She had come to socialize that night and Peter had been working private security at the club. The second their eyes met, the attraction had been instant and intense.
The trouble was, that strong physical attraction had never deepened, at least, not for her. At the time, she'd thought that it had for him, that Peter loved her. When he'd asked her to marry him, she'd accepted because she'd hoped that her own feelings would grow somewhere along the line and turn into the kind of love that was the foundation of every strong marriage.
She'd said "I do" praying that would somehow trigger the everlasting love she'd secretly always dreamed about.
She'd wanted the perfect fairy tale, happily-ever-after marriage.
But it never happened.
Although Pete seemed to love her, and he'd never laid a hand on her or physically mistreated her, Suzy knew deep down in her heart that she needed more to lay the foundations for a lasting relationship.
She also felt as if Peter was keeping things from her. Not work-related things but just things. He seemed to lead a secret life apart from the one he shared with her. It got to the point where she felt as if she were dealing with a photograph of a man and the actual three-dimensional man was out of reach.
On the surface, Peter was friendly, outgoing, gregarious, but after several years of marriage, she still knew very little about him. And no details about his childhood.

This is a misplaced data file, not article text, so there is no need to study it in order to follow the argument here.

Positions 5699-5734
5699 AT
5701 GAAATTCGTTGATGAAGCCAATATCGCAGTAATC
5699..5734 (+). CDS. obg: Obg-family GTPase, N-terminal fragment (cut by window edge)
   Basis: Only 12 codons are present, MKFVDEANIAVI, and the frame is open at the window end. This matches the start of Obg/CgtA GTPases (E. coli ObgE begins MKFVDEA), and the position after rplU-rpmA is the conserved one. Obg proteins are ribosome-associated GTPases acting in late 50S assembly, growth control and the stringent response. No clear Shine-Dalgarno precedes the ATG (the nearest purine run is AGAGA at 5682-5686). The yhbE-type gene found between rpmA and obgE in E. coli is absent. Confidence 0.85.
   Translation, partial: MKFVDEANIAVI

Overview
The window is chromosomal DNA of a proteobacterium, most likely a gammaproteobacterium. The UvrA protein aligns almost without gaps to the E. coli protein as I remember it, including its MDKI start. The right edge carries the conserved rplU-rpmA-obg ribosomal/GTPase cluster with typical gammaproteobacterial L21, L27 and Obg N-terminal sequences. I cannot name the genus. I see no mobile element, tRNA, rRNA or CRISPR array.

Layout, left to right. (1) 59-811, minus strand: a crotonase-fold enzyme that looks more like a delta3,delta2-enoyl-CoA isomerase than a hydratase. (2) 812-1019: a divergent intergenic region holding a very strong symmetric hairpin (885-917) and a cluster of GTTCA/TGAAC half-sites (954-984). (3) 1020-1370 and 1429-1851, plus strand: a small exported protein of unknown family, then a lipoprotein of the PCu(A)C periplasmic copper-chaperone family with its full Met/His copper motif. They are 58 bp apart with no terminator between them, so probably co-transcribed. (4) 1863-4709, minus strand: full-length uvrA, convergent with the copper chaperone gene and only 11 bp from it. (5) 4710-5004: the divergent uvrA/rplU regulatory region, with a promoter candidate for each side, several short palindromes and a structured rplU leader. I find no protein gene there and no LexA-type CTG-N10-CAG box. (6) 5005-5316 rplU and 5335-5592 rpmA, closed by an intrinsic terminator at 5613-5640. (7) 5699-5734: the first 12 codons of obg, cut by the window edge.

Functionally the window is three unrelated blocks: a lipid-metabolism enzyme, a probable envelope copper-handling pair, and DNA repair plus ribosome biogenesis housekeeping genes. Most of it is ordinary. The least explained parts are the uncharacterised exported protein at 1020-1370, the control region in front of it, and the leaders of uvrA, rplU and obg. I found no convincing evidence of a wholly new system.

What husband keeps his past from his wife? What was it that Peter was hiding?
Or was she just being completely paranoid?
Just because you 're paranoid doesn't mean that there isn't someone after you.
She supposed that she'd been hoping for some sort of last-minute breakthrough with this baby, and that was why, when Peter, completely out of the blue, had suggested having a baby, she'd agreed.
It had been an irresponsible way to go about patching up their relationship. First you had a stable home with two people who loved each other, and then you brought a baby into the equation. You didn't do it the other way around. You didn't just make a baby, and then hope everything turned out for the best.
Suzy admitted to herself that she'd been trying to create the exact opposite of what she'd grown up with: two alcoholic parents who were either drunk and passed out on any available flat or semi-flat surface, or going at one another with anything they could get their hands on when they were sober.
And whatever verbal and physical blows they threw that didn't land on each other, found their target in heror her younger sister, Lori.
All she'd ever wanted was to be loved and to have someone to lean on. Someone who could be her protector if the occasion arose.
Or at least, that was what she thought she wanted when she'd married Peter. Only recently she realized she wanted more. She wanted someone to talk to. Someone who really talked to her as well. In essence, she wanted someone to share a life with.
That wasn't Peter.
"Come on, Peter. Come home. I need to get this over with before I lose my nerve," she pleaded. Only the darkness heard her.
At thirty-eight, Nick Jeffries felt he'd seen it alland for the most part, he'd left it behind him. As a former fifteen-year veteran detective on the Houston police force, he'd accepted a position on Vengeance's police force thinking that it would be a walk in the park and that chilling, stomach-turning homicides were a thing of the past. Vengeance, Texas, was one of those sleepy, picturesque little towns people dreamed about while trapped in a rat race, struggling to stay abreast of the bills, the tax man and soul-numbing, time-sapping boredom.